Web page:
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Buxton: "Pissed" at Twins for No Call-Up Decision...

Minnesota Twins Talk Today, 09:43 PM
According to the Star Tribune, Byron Buxton is displeased with the Twins after not being called up in September of 2018. According to Byr...

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Minnesota Twins Talk Today, 09:18 PM
According to the Star Tribune, Miguel Sano's workouts this off-season are being viewed by the Twins' front office, in an effort to more c...

Non-Twins Off-season news, tidbits and transactions

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Article: Rundown: Cruz, Cahill, Soria and Ramos

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Outlining the Offseason: Areas of Addition

Posted by Ted Schwerzler , 09 October 2018 · 1,510 views

minnesota twins brian dozier joe mauer
As the 2018 Major League Baseball Postseason continues to rumble on down the tracks, the Minnesota Twins are nearly two weeks into their offseason. Paul Molitor has been let go as manager of the club, and the winter ahead looks to be the most critical in the Derek Falvey and Thad Levine tenure. Despite a 78 win season for the hometown nine, this is still a collection that should compete next year in a weak AL Central. To best position the club however, the front office has some work to do.

With departures, and dollars coming off the books, Minnesota should have something like $50-60 million to spend on talent before Opening Day 2019. That's a good chunk of change, presumably one of the higher numbers in the sport, but before looking at names we'll need to blueprint the areas of focus. There's a handful of holes that need to be filled, and prioritizing them is part of the process as well. Let's take a look at what the blueprint may look like.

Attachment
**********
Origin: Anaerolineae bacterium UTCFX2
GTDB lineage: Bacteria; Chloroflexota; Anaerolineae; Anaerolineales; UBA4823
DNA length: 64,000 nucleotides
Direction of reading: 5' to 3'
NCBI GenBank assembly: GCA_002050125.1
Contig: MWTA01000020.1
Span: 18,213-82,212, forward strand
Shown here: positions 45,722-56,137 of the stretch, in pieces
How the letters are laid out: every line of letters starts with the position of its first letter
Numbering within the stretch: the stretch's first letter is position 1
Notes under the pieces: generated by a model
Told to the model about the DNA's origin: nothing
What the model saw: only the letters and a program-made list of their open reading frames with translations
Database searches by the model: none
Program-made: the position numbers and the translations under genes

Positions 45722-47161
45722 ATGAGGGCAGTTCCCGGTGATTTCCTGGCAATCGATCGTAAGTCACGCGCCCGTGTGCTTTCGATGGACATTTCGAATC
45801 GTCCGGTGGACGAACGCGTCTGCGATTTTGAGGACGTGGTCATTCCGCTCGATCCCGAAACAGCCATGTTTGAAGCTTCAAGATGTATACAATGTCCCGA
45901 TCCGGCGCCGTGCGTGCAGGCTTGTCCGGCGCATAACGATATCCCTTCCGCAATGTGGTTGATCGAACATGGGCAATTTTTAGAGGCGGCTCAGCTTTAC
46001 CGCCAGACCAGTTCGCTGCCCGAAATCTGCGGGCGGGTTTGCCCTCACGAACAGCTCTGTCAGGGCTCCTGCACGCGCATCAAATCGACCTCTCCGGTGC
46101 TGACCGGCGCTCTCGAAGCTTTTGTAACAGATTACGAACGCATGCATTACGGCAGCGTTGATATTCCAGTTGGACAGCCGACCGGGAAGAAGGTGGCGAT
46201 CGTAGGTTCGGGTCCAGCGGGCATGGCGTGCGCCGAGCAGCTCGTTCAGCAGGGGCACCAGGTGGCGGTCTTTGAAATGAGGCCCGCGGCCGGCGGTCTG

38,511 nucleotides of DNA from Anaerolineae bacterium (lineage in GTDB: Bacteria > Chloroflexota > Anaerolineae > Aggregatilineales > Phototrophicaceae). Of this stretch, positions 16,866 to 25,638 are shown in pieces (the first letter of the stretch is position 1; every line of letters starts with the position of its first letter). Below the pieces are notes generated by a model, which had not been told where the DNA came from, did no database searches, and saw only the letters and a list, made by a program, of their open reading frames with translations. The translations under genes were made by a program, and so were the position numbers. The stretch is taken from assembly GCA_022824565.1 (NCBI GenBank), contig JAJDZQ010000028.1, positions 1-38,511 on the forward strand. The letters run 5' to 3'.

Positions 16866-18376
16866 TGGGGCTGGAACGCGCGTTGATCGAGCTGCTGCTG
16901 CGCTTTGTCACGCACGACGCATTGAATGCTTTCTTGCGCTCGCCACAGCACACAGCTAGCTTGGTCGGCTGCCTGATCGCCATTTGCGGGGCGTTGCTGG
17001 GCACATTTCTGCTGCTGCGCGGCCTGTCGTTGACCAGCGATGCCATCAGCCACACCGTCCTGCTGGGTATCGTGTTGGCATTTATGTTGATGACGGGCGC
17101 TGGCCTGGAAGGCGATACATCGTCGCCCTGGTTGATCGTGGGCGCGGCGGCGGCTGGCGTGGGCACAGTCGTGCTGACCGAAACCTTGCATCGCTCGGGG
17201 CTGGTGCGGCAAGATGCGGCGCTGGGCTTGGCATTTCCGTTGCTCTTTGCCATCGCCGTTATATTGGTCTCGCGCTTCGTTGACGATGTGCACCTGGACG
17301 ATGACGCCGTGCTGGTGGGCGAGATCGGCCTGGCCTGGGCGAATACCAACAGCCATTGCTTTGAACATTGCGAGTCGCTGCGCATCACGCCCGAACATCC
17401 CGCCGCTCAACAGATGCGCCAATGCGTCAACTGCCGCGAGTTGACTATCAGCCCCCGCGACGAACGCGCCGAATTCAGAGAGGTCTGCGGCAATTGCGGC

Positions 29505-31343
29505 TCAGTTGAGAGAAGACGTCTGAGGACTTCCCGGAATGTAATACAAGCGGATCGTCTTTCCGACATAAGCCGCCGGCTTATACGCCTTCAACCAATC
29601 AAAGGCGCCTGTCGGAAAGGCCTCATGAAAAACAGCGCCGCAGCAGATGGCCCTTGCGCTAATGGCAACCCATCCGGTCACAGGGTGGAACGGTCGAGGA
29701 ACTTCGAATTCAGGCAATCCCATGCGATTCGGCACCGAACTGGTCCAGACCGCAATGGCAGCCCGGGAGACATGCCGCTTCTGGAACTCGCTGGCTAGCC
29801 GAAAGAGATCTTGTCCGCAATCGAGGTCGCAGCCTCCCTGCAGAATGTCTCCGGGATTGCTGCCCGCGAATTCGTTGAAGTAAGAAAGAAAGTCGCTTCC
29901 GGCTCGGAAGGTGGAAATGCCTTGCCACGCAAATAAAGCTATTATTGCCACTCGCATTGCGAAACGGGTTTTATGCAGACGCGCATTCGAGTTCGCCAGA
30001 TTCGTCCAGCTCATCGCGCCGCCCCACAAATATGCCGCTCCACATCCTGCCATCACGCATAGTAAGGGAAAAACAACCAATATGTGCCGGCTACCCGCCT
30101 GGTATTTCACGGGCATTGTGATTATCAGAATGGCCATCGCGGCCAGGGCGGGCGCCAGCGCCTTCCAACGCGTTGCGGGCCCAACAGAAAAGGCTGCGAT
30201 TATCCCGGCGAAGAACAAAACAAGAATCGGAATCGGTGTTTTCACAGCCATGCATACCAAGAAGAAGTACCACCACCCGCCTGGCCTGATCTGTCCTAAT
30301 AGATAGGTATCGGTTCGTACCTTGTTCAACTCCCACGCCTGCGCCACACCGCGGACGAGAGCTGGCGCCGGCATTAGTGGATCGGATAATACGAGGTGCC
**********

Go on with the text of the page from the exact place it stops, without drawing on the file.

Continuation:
Bullpen

In 2017 the Twins owned the 22nd best relief ERA in baseball at 4.40. The front office responded by signing Zach Duke, Fernando Rodney, and Addison Reed in hopes of an uptick. In 2018 the relief corps owned the 22nd best relief ERA in baseball at 4.45. Looking ahead to 2019, two of those free acquisitions have since been traded (both were on one year deals), and Reed put up a clunker. Elite arm Ryan Pressly was also dealt from the group.

Taking a look at holdovers Minnesota really only has three certainties. Trevor May, Taylor Rogers, and Trevor Hildenberger look like capable high-leverage options. Outside of that trio however, Minnesota's bullpen is somewhat of a black hole. Names like Alan Busenitz and Tyler Duffey haven't seen consistent big league success, and internal options appear to be running relatively thin. Given the impact relievers now have on the game, it's hard to suggest less than two impact arms be acquired by the Twins.

Right now this collection doesn't have the "proven closer" type, although I'm not certain that's a necessity. If Reed can return to form, giving him the 9th wouldn't be such a bad idea. Pairing the internal trio with a couple more firemen that can be leaned out to get big outs would lighten everyone's workload, and raise the overall water level.

1st Base